The potential life and death consequences to inmates and staff alike should a coronavirus outbreak take hold in the prison, the rate of transmission to others greatly increased by certain cellmate-to-cellmate infections, surely would justify the largescale early release of “short-timers” no matter the (surely lesser) consequences of shaving a little time off of their already-short remaining sentences.

The Coronavirus will potentially devastate IL prisons; its inmates and those in county jail throughout the state. We are compiling information about the Illinois Department of Correction’s response to the virus and county jails compared to the prisons and jails in other US states as well as the Bureau of Federal Prisons. We are also compiling information offered by prison experts and advocates on behalf of inmates.

You can find this information on our IDOC Agency IDOC Inmate Early Release Page. (<<< click on the red there)

Each day it is becoming more apparent just how inadequate the US response is to the coronavirus epidemic on both the national and local level regarding the safety of the general public. It’s further alarming and outrageous to read the news accounts and reports we’re compiling which show that Illinois’s efforts not only lag significantly behind those of most states but particularly so regarding the health and welfare of Illinois state and county inmates. Illinois county and state facilities have made little preparation for this epidemic compared to other states.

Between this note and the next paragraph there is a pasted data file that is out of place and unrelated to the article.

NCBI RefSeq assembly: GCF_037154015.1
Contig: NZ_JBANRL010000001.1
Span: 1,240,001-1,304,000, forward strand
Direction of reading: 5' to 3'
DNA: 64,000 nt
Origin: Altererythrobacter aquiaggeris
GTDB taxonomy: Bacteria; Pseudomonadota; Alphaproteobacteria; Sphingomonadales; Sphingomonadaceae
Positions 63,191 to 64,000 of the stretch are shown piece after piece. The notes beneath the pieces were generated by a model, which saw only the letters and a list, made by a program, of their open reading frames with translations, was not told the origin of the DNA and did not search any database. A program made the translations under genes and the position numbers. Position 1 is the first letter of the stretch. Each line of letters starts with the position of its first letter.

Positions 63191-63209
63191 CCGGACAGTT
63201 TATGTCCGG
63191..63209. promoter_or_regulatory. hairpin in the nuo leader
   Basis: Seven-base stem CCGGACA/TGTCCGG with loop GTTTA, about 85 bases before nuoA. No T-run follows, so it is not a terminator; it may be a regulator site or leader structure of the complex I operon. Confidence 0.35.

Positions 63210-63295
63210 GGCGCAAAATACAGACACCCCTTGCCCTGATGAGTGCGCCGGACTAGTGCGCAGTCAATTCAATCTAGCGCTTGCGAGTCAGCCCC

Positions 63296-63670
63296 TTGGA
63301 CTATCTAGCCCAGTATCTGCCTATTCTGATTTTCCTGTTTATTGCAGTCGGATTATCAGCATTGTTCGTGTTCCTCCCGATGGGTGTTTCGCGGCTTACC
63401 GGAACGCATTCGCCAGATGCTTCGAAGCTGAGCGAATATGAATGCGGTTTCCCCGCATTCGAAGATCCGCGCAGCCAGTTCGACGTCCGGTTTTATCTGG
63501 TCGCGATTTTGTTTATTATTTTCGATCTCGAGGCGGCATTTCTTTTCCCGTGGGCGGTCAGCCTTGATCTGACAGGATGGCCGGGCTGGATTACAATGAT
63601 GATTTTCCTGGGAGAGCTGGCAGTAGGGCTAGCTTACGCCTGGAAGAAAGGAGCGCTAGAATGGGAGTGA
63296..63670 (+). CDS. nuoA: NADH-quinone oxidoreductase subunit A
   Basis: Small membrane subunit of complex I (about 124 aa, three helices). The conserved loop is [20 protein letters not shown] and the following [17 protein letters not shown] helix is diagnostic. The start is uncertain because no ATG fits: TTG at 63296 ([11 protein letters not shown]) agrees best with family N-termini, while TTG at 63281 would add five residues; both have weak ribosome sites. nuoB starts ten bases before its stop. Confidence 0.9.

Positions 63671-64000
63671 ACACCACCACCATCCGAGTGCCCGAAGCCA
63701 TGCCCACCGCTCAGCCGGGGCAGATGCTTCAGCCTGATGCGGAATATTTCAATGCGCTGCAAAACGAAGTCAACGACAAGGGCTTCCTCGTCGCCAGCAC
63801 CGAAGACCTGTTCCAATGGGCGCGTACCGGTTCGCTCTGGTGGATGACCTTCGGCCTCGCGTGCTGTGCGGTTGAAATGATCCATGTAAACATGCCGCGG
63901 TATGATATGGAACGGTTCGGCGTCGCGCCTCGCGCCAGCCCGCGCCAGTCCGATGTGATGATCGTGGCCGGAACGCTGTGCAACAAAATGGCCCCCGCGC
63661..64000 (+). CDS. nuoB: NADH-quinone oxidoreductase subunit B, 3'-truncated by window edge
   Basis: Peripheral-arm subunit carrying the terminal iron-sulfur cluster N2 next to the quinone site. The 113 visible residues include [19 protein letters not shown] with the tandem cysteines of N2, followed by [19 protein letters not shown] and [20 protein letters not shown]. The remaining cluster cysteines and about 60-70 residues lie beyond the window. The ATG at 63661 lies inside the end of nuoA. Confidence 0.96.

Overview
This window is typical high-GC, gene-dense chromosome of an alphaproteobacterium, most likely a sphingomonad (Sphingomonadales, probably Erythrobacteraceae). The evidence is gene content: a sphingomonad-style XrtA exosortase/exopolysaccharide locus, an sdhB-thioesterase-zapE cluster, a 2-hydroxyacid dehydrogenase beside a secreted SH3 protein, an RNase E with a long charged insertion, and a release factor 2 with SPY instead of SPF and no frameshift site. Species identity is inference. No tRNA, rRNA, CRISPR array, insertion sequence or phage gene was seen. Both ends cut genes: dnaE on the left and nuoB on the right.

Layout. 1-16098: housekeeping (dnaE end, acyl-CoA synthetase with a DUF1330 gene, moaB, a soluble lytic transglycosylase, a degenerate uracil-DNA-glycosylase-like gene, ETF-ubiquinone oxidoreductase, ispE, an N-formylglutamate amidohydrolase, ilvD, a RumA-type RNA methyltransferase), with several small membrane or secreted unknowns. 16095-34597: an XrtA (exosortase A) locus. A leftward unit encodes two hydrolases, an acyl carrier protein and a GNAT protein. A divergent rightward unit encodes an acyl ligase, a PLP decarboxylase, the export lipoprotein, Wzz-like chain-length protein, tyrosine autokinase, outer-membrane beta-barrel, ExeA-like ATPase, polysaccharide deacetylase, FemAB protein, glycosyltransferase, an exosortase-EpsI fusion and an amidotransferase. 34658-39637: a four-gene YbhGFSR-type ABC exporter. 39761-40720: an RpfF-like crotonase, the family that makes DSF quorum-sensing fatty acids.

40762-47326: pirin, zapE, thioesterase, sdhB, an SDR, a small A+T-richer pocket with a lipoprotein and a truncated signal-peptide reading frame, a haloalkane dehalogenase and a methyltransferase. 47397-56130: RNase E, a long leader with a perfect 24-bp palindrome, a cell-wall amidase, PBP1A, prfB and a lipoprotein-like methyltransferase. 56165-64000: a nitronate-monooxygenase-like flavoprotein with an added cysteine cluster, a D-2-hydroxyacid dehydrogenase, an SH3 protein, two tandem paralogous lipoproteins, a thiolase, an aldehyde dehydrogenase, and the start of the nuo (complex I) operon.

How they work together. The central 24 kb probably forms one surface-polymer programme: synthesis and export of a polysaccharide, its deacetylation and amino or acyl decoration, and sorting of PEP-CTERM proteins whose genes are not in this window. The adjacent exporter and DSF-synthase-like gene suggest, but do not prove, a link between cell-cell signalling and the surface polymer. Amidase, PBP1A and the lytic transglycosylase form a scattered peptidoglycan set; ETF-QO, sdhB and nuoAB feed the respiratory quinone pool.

As of this date, at least 4 IDOC facilities have been locked down on medical quarantine for almost a week due to unknown illness. That includes at least 50 inmates at the Menard Correctional Center who suffer from “flu-like” symptoms, 60 inmates at Southwestern IL Correctional, and an unknown number at Robinson Correctional. Cook County Jail is also the first Illinois jail to report that Coronavirus testing is available for its inmates.

Despite the illness and numbers, the Illinois Department of Corrections publicly admits that it is not testing any inmates for Coronavirus. Nor has it said whether it intends to ever do so. (Click here)

Scott Reeder and Willis Kern get caught up in this episode discussing the emotionally charged allegation that Christina McNeil was sexually abused before death. The sensationalism of his allegation would certainly have swayed anyone towards convicting Barton McNeil. Yet there was no DNA, no penetration; just a little redness, swelling, and slight blood found in connection with her body. Remember too that police initially regarded Christina’s death as natural. Was her body injured when examined or samples were taken? Body orifices swell after death & Chrisina‘s was nearing rigor mortis.